But, recently, I was invited to play around with a pre-Beta version of Noowit.  Somehow, the best way I can describe it as combining the best of everything into a web application.  So far, it’s been very impressive.

Noowit

Like so many readers on the market, it imported my Google feed and let me “Discover” related content.  So, as a reader (and sharer), it performs very nicely.  There is another feature that I haven’t got to yet and that’s the ability to create my own Nootwit Magazine.  I’ve started but haven’t stuck to it long enough to generate something worth sharing yet.  For right now, it’s all about the discovery, reading, and sharing.

Like many programs of this type, you add categories and ideas.  Noowit claims to learn what you’re reading.  I’m hoping that once I get a chance to start my own “Mag” that helps discover more related and interesting content.  Plus, sharing is nice.  It has the feel of a paper.li to me.

Right now, I’m kind of fascinated by its navigation.  If there ever was a web app that works like a tablet app, this is it.  Navigation by mousepad feels and reacts just like I’d reached out and swiped the screen.  I wonder if the developers are programming with Windows 8 in mind.  The whole layout and preparation is interesting.  You can pick by author or category or sources.  There’s also a “cut the noise” setting that’s definitely going to take some playing with.  There is so much in this project and I know that I’m not taking the best advantage of it.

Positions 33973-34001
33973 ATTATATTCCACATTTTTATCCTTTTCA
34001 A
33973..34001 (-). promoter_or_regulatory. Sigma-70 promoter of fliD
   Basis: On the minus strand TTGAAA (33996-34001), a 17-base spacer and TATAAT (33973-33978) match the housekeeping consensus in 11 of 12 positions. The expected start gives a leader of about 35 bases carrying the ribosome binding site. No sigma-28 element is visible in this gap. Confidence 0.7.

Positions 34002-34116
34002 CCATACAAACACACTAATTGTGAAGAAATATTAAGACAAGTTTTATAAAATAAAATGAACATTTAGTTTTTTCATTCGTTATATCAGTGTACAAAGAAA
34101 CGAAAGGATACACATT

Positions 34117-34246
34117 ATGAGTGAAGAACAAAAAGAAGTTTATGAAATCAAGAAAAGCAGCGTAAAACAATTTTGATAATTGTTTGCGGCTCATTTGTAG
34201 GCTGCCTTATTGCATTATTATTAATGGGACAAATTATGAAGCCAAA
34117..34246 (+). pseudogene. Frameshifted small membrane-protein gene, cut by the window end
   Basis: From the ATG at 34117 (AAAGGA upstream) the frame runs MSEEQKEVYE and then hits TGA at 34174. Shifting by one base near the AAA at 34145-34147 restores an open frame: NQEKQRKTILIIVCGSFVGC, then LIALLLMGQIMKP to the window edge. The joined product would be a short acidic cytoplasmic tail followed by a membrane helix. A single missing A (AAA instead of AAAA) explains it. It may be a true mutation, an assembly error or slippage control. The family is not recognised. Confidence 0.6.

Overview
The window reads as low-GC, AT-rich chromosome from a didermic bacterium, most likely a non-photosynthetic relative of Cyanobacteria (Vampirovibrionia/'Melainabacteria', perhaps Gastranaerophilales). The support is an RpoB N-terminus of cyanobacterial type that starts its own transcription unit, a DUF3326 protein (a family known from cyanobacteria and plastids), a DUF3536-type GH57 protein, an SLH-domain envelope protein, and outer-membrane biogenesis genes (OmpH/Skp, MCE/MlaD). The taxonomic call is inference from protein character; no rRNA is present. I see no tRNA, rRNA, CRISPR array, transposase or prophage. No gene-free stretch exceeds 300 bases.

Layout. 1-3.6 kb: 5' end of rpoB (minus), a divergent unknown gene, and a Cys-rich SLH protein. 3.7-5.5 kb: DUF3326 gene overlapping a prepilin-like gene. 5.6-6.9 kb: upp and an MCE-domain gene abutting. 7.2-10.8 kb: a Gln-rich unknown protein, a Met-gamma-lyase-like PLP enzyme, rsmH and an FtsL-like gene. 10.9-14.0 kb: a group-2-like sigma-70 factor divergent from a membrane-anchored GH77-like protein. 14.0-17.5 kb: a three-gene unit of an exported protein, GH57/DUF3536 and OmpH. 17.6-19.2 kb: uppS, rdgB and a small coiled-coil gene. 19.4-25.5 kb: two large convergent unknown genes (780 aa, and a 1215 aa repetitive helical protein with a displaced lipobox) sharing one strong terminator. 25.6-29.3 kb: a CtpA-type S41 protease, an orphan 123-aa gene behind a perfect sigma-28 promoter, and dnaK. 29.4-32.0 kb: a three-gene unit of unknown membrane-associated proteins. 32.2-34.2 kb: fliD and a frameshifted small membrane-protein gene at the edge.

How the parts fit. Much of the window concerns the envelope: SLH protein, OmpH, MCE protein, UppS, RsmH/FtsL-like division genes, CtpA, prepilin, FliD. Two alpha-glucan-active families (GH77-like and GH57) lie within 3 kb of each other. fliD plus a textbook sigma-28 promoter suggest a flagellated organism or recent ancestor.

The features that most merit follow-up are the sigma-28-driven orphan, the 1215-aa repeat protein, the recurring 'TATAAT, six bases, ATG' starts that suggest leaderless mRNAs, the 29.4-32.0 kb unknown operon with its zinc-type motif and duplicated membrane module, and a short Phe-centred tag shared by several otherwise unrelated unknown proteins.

The whole experience, combined with what I’ve done in the past has convinced me that I’m in search of more than an RSS Reader.  In that regard, perhaps Google’s move has been good for the entire reading industry.  Perhaps we’ll become better and more diverse readers because of it.

Check out Noowit’s description:

and the best news….